Thursday, January 05, 2012

Send In The Boys

You might, if you're lucky, never have heard of Rick Santorum, dear blog reader. Which is probably just as well because, on the evidence of a statement he gave to the BBC about healthcare, the bloke appears to be a pig-ignorant arsehole with shit for brains. In case you didn't know, Mr Santorum is a former Republican senator currently running for the presidency of the United States. He also seems to be something of an odious bigoted individual if his views on gay marriage are any indication but, that's not my main reason for writing about him on this blog. He lost the first battle in the fight to be the Republican candidate for the White House, the Iowa caucuses to the, slightly, more centre-right Mitt Romney by just eight votes. Santorum has been an outspoken critic of President Barack Obama's healthcare programme and has said that similar policies 'brought about the collapse of the British Empire.' Quite what the fuck this berk thinks he knows about either the British national health service or the end of the British Empire is the real question of the day. Here Newsnight's Peter Marshall challenges Santorum on what this clueless American gobshite meant by that statement and, indeed, whether he knows anything about my country. Americans, dear blog reader. For many of them - usually the ones who've never travelled more than twenty five miles from their farmstead in Nebraska and who think Deliverance is a documentary -  the world begins at the Golden Gate Bridge and ends at the Statue of Liberty. Unless they think there are votes in it, in which case they're suddenly experts on all manner of malarkey.

Following the - wholly manufactured - furore over the Frozen Planet polar bear footage, the BBC appears to be pre-empting any disgraceful scum tabloid hacks who might've taken five minutes off from indulging in illegal activity involving mobile phones to cast an eagle eye over its latest wildlife hit Great Barrier Reef. A feature about the BBC2 show on the BBC's website admits that the footage of a cone snail swallowing a fish was filmed 'in an aquarium at the James Cook University in Cairns, Australia' rather than on the Reef itself. Mind you, the Beeb also admitted on its website that the Frozen Planet bears were filmed in a zoo two weeks before the episode was even broadcast and that did not stop the tabloid shit scum going for that particular story.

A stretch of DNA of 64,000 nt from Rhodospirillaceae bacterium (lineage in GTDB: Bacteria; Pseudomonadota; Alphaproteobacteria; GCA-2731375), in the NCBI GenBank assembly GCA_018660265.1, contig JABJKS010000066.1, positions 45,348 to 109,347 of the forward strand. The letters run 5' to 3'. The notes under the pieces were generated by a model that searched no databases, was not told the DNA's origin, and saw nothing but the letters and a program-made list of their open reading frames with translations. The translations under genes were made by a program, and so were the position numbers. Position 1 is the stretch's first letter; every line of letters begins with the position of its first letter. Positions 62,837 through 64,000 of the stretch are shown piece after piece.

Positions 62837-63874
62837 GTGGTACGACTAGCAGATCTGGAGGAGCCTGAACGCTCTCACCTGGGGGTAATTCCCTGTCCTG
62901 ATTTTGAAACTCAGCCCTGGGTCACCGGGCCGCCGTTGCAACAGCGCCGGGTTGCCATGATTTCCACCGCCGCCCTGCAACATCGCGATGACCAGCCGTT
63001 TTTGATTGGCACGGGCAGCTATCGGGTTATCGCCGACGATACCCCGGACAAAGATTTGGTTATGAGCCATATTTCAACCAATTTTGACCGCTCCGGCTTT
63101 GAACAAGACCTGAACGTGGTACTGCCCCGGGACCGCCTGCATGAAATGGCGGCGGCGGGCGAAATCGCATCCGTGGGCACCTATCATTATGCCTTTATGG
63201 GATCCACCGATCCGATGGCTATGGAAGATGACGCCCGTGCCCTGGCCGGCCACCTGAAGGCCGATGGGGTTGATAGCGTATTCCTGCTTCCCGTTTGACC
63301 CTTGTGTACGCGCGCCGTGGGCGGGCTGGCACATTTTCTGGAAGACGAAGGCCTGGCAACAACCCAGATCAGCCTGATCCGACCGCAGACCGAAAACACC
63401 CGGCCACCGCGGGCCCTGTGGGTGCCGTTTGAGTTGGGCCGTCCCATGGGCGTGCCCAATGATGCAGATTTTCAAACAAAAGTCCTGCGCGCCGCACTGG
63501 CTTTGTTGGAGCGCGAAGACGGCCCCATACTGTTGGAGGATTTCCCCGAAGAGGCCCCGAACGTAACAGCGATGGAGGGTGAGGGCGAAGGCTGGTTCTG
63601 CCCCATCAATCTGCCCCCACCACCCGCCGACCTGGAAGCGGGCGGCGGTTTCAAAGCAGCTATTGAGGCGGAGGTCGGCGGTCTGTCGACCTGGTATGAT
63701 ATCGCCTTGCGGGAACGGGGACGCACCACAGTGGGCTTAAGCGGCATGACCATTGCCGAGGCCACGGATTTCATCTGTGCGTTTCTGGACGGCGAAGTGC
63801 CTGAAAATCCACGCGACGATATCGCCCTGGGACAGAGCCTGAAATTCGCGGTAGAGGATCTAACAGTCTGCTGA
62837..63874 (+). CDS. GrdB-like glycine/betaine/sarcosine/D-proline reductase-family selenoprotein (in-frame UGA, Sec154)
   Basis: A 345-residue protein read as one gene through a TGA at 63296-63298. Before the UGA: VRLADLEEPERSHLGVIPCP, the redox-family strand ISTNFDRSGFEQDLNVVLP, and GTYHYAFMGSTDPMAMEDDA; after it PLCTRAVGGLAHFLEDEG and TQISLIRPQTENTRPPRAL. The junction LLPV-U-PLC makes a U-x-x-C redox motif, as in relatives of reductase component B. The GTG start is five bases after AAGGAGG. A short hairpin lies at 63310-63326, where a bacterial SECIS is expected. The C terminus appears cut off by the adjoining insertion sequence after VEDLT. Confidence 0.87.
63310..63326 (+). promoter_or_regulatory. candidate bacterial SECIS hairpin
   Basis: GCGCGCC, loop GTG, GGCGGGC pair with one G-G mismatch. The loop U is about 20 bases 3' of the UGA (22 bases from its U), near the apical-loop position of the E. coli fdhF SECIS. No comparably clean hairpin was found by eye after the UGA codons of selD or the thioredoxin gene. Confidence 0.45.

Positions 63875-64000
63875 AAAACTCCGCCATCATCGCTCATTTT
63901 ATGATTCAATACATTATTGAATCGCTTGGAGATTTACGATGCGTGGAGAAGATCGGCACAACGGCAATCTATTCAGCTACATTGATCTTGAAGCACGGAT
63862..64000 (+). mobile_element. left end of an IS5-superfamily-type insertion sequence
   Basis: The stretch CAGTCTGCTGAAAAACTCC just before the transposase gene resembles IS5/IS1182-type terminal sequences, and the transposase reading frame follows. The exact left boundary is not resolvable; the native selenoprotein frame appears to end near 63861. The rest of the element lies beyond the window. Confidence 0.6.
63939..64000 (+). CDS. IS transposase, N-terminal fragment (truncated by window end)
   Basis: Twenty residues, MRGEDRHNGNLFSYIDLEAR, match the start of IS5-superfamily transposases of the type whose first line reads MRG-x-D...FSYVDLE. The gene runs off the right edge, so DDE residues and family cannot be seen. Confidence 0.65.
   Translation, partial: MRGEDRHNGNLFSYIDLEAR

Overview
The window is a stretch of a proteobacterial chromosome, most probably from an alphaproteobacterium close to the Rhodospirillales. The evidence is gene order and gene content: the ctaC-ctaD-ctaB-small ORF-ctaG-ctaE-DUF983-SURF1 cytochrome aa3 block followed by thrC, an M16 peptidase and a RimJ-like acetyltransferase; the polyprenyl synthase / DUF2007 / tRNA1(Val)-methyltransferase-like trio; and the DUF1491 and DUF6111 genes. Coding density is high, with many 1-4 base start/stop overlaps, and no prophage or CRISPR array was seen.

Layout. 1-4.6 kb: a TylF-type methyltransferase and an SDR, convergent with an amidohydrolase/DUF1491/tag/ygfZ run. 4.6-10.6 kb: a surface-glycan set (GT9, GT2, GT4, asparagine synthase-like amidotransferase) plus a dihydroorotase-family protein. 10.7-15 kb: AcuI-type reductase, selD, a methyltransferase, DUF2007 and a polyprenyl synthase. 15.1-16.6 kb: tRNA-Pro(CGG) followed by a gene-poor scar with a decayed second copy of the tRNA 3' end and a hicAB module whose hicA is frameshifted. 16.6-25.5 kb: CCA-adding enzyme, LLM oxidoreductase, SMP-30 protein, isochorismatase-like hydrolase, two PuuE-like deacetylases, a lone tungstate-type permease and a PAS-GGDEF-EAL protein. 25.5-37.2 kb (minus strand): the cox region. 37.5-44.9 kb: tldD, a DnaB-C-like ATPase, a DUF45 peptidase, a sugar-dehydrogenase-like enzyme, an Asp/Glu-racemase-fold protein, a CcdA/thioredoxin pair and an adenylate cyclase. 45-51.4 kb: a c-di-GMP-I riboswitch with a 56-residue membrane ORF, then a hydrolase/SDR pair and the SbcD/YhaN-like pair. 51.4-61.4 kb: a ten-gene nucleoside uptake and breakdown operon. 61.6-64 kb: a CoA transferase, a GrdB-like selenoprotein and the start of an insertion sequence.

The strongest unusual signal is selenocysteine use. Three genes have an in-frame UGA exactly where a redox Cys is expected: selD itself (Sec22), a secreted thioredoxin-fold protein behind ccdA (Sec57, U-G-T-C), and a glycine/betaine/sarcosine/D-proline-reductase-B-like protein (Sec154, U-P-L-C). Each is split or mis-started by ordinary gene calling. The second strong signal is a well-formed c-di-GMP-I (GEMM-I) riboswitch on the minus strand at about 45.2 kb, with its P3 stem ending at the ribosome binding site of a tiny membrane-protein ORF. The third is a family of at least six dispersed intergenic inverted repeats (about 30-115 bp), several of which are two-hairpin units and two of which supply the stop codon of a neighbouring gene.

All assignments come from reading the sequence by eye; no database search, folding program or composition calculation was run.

Eddie Izzard has given details of his new political drama pilot with FX. Izzard is planning to reunite with the broadcaster, who he previously worked with on The Riches. The comic's new show currently has the working title The Politician and will feature Izzard playing a disgraced ex-congressman, who begins working as a political fixer for hire. 'It's about an amoral politician. It's about a guy who was a politician who is now a fixer, and he's lost his moral compass,' Izzard told the Digital Spy website. 'It's based on people you've heard of and people who worked for Nixon. They were called "The Plumbers." They arranged things, fixed things, set up things, twisted things and bugged things. They twisted things for the Republicans. This guy will just be a freelancer.'

Extensively trailed and advertised to run across the middle three nights of BBC1 peak-time this week, Public Enemies was what's known as 'event television': a brilliant writer in Tony Marchant, providing lines for a pair of very classy actors - Daniel Mays and Anna Friel. Unfortunately for anyone persuaded to switch on at 9pm on Tuesday, the drama became non-event television, shunted from the schedule at the last minute to allow the showing of a Panorama special timed to coincide with the guilty verdict delivered in the Stephen Lawrence murder trial earlier in the day. Public Enemies was re-arranged to start on Wednesday night instead and run until Friday. As a result, of course, this week's pre-printed listings supplements - and, indeed, yer actual Keith Telly Topping's Top TV Tips - are suddenly unreliable.